Fifty Shades Of Black is one of those instances where a parody deviating from its inspiration would have been fine. Most of the people who see it will probably be Wayans brothers fans rather than Fifty Shades Of Grey fans (the overlap can’t be that big, can it?), and neither group has the most discriminating taste to begin with. Yet Fifty Shades Of Black follows the plot of Fifty Shades Of Grey beat by beat, taking an oddly paced story full of baffling characterizations and warped moralizing and layering a bunch of crude sex and race humor on top of it. It’s an uphill battle if there ever was one.
Basically, if you’ve somehow managed to avoid E.L. James’… let’s call it “vision” up to this point, these movies are about a virginal college student, here named “Hannah” (Kali Hawk, evoking Dakota Johnson in bangs and mousy cardigans), who meets a mysterious, handsome billionaire, Christian Grey/Black (Marlon Wayans, with more facial expressions at any given moment than Jamie Dornan in the entire original film), who, as it turns out, is into some kinky shit in the bedroom thanks to an early experience with an older woman. He says he doesn’t do romance, she says she doesn’t do genital clamps, they have a creepily intense affair anyway. Helicopters, rain, and minimalist interior design feature prominently. Fifty Shades Of Grey ends with the lovers making eye contact as elevator doors close. Fifty Shades Of Black ends with Hannah getting her head smashed in those doors.
But even as it takes jabs at its source material’s quality, Fifty Shades Of Black suffers from similarly half-baked writing. Dialogue scenes between Wayans and Hawk all feel like abandoned stand-up bits, like an extended exchange of Cuba Gooding Jr. quotes that culminates with the line, “I’ve got to stop bingeing on Netflix.” Many of the scenes in the movie follow this same formula: elaborate setup based around a recent movie, repetitive physical gag/African-American oriented pop-culture reference, lame punchline, repeat. If comedy is like sex, all about buildup and release of tension, then this movie can’t get it up.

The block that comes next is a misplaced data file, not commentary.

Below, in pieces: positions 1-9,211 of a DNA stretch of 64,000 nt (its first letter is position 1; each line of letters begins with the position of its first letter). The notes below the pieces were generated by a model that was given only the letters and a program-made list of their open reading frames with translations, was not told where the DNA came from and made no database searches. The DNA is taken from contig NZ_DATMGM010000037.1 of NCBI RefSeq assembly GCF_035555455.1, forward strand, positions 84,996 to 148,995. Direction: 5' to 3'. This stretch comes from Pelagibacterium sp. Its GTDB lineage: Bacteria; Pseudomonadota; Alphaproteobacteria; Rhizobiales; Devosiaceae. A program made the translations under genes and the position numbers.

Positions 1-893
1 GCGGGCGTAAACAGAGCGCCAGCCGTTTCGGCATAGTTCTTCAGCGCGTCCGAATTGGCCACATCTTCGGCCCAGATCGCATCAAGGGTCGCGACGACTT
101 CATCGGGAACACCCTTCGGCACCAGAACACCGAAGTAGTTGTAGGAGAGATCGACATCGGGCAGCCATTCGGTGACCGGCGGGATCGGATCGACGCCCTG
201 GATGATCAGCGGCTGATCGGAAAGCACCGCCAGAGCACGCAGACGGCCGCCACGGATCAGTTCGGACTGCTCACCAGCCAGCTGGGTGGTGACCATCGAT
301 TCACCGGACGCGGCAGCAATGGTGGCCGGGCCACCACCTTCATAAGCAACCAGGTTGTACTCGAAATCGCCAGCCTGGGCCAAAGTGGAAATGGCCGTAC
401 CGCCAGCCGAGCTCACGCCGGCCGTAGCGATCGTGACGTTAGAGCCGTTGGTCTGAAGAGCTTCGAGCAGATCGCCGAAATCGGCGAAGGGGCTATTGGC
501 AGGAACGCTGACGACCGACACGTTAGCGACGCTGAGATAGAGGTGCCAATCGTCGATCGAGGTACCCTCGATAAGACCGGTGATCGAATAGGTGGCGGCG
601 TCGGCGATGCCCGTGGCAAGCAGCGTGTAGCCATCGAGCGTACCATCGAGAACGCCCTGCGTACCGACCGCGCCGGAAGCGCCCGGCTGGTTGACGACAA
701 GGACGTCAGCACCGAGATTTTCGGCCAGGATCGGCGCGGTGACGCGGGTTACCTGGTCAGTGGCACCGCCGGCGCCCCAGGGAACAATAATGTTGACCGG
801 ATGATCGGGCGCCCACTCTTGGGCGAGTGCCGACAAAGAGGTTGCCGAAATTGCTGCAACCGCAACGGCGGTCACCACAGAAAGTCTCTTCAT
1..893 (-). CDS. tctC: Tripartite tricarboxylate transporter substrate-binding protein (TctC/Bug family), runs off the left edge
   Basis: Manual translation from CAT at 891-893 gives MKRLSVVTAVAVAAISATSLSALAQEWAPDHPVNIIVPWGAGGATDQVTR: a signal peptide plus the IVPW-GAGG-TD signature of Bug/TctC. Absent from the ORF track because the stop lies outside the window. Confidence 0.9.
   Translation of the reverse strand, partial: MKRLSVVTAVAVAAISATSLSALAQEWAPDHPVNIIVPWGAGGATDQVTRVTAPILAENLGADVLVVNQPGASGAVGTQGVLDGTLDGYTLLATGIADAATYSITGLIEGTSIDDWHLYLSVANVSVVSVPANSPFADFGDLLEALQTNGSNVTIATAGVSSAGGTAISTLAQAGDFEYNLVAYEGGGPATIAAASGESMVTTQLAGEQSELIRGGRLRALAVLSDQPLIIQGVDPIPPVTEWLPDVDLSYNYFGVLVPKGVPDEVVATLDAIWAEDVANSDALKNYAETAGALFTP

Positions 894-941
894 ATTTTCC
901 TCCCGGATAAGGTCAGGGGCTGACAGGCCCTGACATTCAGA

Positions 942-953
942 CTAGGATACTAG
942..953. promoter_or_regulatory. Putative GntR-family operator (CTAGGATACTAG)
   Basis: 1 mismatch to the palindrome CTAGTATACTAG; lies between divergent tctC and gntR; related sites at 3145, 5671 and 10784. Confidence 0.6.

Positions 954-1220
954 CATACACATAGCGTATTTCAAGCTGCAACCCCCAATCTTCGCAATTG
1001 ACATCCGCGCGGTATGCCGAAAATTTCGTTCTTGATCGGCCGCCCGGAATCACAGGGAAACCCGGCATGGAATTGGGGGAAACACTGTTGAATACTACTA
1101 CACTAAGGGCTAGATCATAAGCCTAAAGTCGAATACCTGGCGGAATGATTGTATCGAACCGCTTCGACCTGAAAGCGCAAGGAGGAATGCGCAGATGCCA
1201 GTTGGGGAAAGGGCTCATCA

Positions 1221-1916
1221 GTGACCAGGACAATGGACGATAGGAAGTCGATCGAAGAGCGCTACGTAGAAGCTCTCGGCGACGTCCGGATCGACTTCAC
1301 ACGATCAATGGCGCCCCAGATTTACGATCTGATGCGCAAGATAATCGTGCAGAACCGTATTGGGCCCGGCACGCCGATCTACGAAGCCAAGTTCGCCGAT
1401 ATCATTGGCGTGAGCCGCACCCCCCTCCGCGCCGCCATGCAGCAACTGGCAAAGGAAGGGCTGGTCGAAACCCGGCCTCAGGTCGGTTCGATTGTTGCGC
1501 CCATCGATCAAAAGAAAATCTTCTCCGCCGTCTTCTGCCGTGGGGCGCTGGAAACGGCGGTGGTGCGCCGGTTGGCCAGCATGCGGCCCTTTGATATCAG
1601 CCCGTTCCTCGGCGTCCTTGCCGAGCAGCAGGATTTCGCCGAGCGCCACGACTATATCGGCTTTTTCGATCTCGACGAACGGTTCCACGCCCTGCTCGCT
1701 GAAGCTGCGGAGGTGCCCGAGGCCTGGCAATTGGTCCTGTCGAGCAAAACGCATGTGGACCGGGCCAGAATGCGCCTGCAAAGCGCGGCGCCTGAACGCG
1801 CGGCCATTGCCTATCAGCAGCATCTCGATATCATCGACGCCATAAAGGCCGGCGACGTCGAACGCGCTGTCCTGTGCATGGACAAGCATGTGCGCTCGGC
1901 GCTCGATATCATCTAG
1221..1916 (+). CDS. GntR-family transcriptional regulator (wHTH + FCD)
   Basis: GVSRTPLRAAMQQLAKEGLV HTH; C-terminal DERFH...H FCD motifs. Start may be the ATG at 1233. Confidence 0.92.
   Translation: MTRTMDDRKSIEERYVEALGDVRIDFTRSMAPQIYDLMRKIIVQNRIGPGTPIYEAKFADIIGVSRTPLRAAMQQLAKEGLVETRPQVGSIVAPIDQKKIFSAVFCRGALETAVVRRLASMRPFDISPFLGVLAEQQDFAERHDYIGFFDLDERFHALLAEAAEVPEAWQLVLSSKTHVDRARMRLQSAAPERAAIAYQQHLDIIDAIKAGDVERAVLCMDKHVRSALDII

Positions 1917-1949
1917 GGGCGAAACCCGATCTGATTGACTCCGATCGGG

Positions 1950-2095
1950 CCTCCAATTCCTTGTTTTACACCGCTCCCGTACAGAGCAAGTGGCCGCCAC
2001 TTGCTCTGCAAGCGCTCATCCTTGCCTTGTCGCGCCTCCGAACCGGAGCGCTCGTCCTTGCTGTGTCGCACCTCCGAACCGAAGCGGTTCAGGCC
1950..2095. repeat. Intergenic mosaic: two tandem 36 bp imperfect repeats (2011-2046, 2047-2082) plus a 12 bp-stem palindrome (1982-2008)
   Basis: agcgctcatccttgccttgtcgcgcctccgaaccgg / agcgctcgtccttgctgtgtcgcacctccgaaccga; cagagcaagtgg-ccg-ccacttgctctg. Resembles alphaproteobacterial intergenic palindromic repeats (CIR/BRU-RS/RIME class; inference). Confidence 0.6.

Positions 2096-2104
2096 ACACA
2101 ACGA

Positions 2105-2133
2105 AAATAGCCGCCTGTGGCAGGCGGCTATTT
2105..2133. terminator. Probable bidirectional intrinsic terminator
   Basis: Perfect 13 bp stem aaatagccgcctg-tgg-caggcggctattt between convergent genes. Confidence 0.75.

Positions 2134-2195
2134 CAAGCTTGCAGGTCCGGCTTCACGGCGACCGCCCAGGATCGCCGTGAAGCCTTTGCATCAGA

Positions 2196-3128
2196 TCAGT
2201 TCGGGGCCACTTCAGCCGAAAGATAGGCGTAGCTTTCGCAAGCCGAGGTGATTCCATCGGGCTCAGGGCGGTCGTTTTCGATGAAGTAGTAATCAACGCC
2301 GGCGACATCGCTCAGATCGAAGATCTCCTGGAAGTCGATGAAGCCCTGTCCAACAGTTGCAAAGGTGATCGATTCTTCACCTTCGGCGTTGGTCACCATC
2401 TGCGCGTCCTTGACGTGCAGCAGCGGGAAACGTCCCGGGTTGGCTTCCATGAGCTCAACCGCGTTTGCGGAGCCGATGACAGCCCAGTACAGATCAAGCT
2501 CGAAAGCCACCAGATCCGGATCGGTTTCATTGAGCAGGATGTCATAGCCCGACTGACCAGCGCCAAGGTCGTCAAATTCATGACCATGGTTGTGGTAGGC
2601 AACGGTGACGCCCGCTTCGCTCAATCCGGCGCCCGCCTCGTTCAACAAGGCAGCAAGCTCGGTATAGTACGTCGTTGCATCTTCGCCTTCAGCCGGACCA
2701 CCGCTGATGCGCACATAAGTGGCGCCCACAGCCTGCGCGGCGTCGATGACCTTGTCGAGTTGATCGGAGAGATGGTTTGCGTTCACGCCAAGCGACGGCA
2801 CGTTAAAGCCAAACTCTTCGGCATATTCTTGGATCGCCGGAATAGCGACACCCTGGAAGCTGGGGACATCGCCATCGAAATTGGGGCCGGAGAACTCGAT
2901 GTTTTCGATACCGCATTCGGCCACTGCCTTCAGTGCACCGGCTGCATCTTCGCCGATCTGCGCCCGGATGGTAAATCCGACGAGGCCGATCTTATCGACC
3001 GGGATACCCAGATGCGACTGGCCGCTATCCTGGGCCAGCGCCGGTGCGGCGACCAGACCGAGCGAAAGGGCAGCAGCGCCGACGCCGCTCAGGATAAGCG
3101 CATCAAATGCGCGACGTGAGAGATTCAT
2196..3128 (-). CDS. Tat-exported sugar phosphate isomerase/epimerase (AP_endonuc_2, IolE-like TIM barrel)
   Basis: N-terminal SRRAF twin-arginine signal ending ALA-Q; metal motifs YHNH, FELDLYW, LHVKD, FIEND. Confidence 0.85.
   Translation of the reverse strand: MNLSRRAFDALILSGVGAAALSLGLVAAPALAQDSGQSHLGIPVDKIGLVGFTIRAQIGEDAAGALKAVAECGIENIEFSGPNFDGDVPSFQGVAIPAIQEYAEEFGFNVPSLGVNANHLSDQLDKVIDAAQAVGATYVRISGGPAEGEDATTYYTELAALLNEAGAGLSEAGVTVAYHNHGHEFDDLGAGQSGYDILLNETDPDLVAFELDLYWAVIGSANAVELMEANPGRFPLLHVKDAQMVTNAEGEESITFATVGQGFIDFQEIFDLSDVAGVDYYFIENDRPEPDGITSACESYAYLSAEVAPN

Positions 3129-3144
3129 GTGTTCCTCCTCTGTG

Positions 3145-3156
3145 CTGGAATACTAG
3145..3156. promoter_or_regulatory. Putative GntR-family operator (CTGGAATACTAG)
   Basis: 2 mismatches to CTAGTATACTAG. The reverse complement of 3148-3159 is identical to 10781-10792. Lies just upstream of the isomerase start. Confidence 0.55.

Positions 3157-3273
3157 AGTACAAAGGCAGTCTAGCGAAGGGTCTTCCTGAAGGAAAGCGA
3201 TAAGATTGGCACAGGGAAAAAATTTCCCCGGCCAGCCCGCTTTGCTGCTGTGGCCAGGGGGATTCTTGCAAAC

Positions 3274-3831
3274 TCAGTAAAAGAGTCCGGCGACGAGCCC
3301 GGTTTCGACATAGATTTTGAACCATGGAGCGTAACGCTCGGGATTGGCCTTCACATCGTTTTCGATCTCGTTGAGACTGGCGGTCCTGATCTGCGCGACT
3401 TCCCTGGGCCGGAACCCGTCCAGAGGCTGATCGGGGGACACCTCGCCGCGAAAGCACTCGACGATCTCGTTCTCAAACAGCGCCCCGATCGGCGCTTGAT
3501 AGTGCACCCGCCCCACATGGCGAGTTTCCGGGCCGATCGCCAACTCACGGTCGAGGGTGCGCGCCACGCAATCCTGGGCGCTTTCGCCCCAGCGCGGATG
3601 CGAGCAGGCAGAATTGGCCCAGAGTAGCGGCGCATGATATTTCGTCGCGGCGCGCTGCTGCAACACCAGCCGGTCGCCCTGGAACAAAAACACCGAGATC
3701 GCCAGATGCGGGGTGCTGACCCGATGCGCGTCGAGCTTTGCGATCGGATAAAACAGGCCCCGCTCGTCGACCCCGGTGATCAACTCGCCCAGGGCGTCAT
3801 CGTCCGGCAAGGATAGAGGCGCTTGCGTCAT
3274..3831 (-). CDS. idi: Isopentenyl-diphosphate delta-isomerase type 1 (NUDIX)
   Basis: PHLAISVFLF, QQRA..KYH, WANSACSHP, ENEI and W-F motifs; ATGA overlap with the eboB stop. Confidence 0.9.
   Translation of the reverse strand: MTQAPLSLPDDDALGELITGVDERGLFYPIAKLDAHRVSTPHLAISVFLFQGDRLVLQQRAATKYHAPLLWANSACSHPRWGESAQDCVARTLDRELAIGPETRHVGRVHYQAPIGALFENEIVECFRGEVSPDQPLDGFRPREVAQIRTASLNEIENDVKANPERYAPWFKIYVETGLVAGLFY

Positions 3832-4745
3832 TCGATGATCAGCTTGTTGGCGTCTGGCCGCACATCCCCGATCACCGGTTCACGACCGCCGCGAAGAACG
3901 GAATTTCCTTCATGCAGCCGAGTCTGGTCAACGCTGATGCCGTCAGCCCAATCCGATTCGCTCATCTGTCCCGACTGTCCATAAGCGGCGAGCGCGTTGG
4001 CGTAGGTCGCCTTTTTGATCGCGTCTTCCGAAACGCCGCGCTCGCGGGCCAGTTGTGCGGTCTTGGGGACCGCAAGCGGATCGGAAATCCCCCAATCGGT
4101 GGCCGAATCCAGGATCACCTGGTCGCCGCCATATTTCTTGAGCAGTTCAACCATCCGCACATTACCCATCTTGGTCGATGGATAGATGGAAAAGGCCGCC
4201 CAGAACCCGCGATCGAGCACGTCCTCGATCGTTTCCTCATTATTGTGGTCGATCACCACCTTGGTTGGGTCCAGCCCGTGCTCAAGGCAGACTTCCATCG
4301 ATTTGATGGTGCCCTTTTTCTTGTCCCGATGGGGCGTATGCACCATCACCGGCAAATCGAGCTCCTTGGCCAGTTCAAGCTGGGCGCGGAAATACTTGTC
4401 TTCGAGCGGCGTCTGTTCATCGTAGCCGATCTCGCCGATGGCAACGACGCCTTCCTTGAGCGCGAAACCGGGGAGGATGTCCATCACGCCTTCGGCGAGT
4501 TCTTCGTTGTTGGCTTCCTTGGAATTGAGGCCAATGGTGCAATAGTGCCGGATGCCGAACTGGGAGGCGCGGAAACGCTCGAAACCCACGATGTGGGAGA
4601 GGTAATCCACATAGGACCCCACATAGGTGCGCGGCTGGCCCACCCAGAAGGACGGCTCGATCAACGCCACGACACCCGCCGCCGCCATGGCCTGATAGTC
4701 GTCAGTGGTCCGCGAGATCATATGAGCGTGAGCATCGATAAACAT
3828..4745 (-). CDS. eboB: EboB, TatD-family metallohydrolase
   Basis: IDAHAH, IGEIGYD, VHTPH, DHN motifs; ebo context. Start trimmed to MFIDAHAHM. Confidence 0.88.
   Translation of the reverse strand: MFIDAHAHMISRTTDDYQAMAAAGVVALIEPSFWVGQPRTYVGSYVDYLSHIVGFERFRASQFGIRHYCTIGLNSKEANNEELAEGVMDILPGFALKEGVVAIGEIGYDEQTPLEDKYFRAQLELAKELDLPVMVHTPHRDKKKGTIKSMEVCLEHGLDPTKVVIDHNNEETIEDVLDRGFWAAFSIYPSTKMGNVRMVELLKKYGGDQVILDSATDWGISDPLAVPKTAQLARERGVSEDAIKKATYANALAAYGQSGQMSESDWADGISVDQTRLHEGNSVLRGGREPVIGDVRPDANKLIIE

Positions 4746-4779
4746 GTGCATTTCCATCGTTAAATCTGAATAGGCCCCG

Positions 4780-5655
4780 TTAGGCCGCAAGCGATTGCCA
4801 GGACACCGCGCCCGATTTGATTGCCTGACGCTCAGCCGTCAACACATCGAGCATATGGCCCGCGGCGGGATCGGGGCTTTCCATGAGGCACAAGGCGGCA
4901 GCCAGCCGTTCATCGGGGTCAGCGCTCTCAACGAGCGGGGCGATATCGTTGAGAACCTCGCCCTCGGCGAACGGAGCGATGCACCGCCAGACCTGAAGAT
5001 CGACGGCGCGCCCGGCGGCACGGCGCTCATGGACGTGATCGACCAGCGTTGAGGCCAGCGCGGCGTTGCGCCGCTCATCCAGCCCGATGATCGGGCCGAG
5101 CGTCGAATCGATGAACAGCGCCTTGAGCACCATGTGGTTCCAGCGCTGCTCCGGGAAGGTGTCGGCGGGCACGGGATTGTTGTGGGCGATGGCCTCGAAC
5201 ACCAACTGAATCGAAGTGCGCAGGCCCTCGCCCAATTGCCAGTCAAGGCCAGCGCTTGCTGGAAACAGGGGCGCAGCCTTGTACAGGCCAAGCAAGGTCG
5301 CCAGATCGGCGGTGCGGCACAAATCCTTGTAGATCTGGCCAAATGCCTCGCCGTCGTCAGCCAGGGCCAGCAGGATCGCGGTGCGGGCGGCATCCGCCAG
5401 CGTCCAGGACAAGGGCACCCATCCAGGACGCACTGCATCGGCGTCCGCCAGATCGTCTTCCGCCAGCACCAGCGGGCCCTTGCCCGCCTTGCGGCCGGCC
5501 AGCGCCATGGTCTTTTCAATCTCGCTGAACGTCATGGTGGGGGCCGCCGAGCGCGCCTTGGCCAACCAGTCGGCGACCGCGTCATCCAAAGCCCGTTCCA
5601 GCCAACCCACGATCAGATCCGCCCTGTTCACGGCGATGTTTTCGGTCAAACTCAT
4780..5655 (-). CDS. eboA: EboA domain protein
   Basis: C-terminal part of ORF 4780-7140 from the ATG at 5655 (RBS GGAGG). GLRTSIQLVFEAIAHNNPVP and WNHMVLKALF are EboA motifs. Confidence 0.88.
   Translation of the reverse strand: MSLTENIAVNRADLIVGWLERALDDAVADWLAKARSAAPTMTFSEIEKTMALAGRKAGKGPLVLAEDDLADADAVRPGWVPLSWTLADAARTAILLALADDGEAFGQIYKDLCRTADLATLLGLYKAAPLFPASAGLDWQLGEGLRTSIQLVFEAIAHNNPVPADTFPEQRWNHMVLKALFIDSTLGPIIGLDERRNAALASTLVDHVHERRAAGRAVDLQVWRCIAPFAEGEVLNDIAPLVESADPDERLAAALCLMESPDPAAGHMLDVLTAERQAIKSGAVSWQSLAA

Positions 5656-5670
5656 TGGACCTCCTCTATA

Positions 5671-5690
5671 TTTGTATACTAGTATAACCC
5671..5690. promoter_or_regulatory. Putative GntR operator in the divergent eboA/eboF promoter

And that’s too bad, because when Wayans allows himself to deviate from his formula there are a few effective moments of un-self-conscious slapstick, like when he surprises Hannah by hiding in the laundry hamper in her bedroom. (There’s a reason Wayans has had such a long movie career. He’s a talented physical comedian.) Speaking of, this movie really plays up the stalker aspect of Christian Grey’s—sorry, Christian Black’s—personality, albeit not toward any sort of feminist end. In fact, Fifty Shades Of Black has something to offend everyone, including jokes about drugging women’s drinks, jokes about Woody Allen and Bill Cosby unrelated to the roofie joke, Black Lives Matter jokes, white women talking in exaggerated “urban” accents as a joke, and jokes about tricking a blindfolded woman into unprotected sex. And let’s not even talk about poor Jane Seymour’s racist adoptive mother character.
But beyond the initial “ew,” there’s really no need to get worked up about any of that, because they are dumb jokes even more so than offensive ones. It’s really pretty mind-blowing to think about all the time and money that went into hiring the crew and lighting the sets and decorating them—the art department did a great job re-creating the sets from Fifty Shades Of Grey, by the way—and all the photocopying and emailing and phone calls and spreadsheets that went on behind the scenes of this movie, just so Marlon Wayans could make a “vaginas are gross” joke. It doesn’t take a comedy genius to write this stuff; when lines like “I’d like to bite that lip” or “this is my playroom” from Fifty Shades Of Grey are invoked, the resulting gag goes exactly where you think it would. So if you think weird tongue stuff and exaggerated genital protheses are hilarious, this might be a mildly amusing 92 minutes. Just be quick about it—those Whiplash jokes aren’t getting any fresher.